Guest Column by Joseph Siprut The Merits of the Belt System What Wrestling Can Learn from the Ma

By Joseph Siprut | May 21, 2003, 12 a.m. (ET)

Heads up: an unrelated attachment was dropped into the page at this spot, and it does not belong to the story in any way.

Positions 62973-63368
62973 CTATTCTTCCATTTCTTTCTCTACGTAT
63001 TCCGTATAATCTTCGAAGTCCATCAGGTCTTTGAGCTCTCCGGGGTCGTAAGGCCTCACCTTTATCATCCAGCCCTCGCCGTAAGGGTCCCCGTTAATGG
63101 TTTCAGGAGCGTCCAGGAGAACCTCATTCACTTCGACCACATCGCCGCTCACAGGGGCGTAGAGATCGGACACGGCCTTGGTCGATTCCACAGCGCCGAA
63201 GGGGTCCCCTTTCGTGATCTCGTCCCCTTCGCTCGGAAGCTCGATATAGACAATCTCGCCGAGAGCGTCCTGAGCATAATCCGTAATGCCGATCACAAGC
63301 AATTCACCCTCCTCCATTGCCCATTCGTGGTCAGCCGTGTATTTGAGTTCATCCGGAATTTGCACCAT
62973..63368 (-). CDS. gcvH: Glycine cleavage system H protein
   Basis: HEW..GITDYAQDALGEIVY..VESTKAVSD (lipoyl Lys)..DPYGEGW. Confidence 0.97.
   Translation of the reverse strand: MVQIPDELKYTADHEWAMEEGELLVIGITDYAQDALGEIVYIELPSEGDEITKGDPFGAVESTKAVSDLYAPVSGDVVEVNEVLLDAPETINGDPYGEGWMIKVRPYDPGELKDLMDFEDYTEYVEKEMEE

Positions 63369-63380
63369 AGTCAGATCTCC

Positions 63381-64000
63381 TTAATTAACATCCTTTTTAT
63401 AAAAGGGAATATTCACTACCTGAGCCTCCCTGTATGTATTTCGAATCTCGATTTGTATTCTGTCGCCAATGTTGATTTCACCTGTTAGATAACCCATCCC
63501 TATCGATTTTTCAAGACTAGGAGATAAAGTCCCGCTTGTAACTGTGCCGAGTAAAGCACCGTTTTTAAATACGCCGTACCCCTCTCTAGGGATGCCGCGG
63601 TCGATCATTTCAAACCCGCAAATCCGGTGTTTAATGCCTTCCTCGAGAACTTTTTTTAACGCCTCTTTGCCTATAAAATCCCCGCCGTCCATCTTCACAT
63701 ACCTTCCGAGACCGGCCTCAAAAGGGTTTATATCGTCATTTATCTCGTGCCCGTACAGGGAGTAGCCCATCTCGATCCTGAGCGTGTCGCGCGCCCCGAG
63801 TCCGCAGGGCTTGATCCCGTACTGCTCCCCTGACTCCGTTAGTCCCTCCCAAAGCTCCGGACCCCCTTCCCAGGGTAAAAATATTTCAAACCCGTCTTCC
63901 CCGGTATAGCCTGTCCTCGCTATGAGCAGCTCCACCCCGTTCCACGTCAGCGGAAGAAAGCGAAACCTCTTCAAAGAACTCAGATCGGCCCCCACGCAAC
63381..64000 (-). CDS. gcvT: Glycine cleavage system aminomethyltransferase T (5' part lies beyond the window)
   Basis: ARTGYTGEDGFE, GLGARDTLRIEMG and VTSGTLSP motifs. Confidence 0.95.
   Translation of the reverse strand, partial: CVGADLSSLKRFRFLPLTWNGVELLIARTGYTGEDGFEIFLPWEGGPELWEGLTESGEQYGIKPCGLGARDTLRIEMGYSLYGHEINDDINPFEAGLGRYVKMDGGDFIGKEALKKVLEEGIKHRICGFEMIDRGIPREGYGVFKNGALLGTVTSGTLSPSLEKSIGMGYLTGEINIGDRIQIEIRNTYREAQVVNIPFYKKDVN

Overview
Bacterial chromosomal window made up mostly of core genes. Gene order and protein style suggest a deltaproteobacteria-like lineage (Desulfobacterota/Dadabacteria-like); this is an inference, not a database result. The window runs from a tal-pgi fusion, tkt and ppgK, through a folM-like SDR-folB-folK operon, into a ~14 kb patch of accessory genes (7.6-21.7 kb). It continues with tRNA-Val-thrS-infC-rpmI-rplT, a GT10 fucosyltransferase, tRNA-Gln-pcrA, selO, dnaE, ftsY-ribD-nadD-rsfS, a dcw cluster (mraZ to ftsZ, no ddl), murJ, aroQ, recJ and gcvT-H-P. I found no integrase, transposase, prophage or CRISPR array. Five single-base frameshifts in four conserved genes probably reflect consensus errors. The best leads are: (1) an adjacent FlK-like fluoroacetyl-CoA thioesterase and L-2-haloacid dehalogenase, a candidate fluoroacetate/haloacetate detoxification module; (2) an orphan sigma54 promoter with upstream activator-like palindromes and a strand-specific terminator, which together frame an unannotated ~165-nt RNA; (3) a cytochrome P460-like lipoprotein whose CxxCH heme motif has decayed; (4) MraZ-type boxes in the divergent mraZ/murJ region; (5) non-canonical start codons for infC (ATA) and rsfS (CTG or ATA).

Fans of the late 1980s flick The Karate Kid may recall Mr. Miyagi's admonition to Daniel LaRusso that belts are only useful for holding pants up. Funny, yes, but incorrect. In fact, the belt system employed by most forms of martial arts has several meritorious features. The sport of wrestling, were it to take a page from the book of martial arts and adopt some version of the belt system, would quite possibly enjoy several of these benefits as well. As most readers know, under the belt system of martial arts referred to here, those who train in the arts receive colored belts which are meant to correspond to a given individual's skill level. A white belt is commonly an entry-level color for the novice, the black is typically the most advanced or expert level, and there are a host of colors/levels in between. More important than the significance of the particular colors, however, is the significance of having different colors at all. When wrestlers at the high school or collegiate level compete, they have benchmarks to gauge their progress: the conference and state tournaments in high school, for example, and at the collegiate level, the conference championships and national tournament. The same certainly holds true for elite wrestlers who compete internationally and routinely vie for spots on national teams. But what about those wrestlers who finish their high school or college careers and still desire to compete, but do not desireor are not capableto compete on the more elite, international level? And what about those pre-high school age wrestlers just starting their training, trying to decide whether to stick with the sport? For these groups of individuals, in a system where competitors and recreational trainers alike carry belts that symbolize skill level, several beneficial features emerge. Those who participate in the sport at these levels will have a greater incentive to train that is, they will have something to train for. Anyone who has trained in any sport, or who has worked out in any capacity for purely recreational purposes, recognizes that the best gains come after specific, concrete goals are set. Providing some objective means by which to measure skill level will map progress and make concrete goal-setting much easier. Of course, one may question whether the relatively small number of individuals who compete, or desire to compete, at the "limbo" level between college and the international circuit justify a proposal this bold. But this concern misses the point: it is precisely because of the lack of incentive to train and stay involved with the sport that so few individuals exist. If things were different, wrestling might blossom as a club sport in the way that the martial arts have. And let us not forget the youngsters! Pre-high school age competitors may benefit from a belt system more than any other group. This is true for all of the reasons already covered, but also for additional reasons. Perhaps most importantly, passing through the belt levels will encourage young wrestlers to keep training when the win-loss record alone otherwise would not. For youngsters in particular, it's exceedingly difficult to keep showing up to practice night after night, week after week, when on the weekends, you serve as a throwing dummy for your opponentsparticularly when all your friends are off playing basketball and baseball. Having a new belt to show to your friends, however, gives you a reason to keep taking punishment. Moreover, in the martial arts, achieving a new belt level is based in large part on mastery of technique, rather than pure competition. If wrestling were to set the same criteria, excellence in technique would be rewarded in a way that pure competition alone cannot always do. And as many veteran wrestlers will surely concede, often times, if you don't correct bad technique at an early age, you may be stuck with those bad habits for the rest of your career. For present purposes, the point is simply that a belt system or even anything close to it would help foster in the general public the basic belief that wrestling can be a recreational sport, for people of all skill levels. Further along these same lines, it would enshrine the notion that wrestling can be a form of self-defense (like the martial arts), which in turn, of course, would also increase the popularity of the sport. Wrestlers have fared exceptionally well in mixed martial arts competitions such as the UFC over the last ten years, and this fact has done much to establish wrestling's effectiveness vis-à-vis other styles more typically regarded by the general public as appropriate for self-defense training. By "joining the club," in effect, and establishing a belt system employed by these other styles, wrestling would go further in this regardand would both legitimize wrestling as a recreational sport and increase wrestling's popularity. This proposal raises questions perhaps more than it purports to answer them. Perhaps chiefly: What would the objective criterion for belt levels be? These types of questions should perhaps be left for another day. And as mentioned above, it may not be the case that the merits of a belt system have anything at all to do with a "physical belt," per se. But if fans of our sport desire to see an increase in wrestling's popularity, there should be some objective benchmark recognized by the sport to measure achievement and progress for wrestlers not competing on the high-school, college, or international level. Let's branch out and make wrestling accepted as a recreational sport in the way that most other sports have. Mr. Siprut is a litigation attorney based in Chicago, and is a recent graduate of Northwestern University School of Law. He has competed in and coached wrestling on a volunteer basis for twelve years. He may be contacted at j-siprut@law.northwestern.edu.